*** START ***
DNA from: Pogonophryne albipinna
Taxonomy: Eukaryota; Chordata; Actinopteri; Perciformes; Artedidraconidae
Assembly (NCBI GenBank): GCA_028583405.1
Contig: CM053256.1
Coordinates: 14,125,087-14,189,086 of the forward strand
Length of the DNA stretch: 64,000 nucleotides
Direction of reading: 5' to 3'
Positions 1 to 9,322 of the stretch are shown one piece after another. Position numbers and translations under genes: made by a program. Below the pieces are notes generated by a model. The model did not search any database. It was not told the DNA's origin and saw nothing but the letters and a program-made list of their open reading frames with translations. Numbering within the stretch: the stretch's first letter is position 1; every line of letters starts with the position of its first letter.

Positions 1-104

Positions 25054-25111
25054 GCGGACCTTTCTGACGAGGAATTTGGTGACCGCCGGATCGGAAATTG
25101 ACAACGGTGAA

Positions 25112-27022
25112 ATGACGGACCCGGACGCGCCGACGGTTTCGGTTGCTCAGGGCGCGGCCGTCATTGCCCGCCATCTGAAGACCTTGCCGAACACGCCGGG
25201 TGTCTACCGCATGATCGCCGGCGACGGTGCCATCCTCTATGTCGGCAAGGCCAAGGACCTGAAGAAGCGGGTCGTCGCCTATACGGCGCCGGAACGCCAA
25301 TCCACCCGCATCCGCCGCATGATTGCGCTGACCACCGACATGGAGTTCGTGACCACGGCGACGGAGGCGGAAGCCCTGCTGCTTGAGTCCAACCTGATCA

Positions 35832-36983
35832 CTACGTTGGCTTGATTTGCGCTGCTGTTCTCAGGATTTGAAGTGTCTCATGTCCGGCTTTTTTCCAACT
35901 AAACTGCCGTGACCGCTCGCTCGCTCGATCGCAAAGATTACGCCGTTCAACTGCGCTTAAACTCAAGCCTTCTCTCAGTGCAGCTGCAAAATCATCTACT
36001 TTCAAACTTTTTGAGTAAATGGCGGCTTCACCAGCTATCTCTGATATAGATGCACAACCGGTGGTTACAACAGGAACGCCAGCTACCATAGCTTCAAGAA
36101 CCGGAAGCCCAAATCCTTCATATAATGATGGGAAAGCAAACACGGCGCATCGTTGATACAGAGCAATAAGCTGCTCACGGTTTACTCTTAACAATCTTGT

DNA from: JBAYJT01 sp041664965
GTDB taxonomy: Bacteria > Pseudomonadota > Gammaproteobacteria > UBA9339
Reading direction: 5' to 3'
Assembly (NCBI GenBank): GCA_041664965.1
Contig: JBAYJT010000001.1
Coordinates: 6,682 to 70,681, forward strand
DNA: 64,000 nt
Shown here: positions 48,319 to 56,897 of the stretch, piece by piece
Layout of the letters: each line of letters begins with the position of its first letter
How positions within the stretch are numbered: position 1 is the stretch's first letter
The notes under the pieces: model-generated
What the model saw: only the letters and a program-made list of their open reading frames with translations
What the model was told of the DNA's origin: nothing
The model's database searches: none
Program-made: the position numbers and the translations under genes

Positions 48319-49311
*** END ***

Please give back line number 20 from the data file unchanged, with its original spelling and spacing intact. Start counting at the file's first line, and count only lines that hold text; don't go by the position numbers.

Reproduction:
36001 TTCAAACTTTTTGAGTAAATGGCGGCTTCACCAGCTATCTCTGATATAGATGCACAACCGGTGGTTACAACAGGAACGCCAGCTACCATAGCTTCAAGAA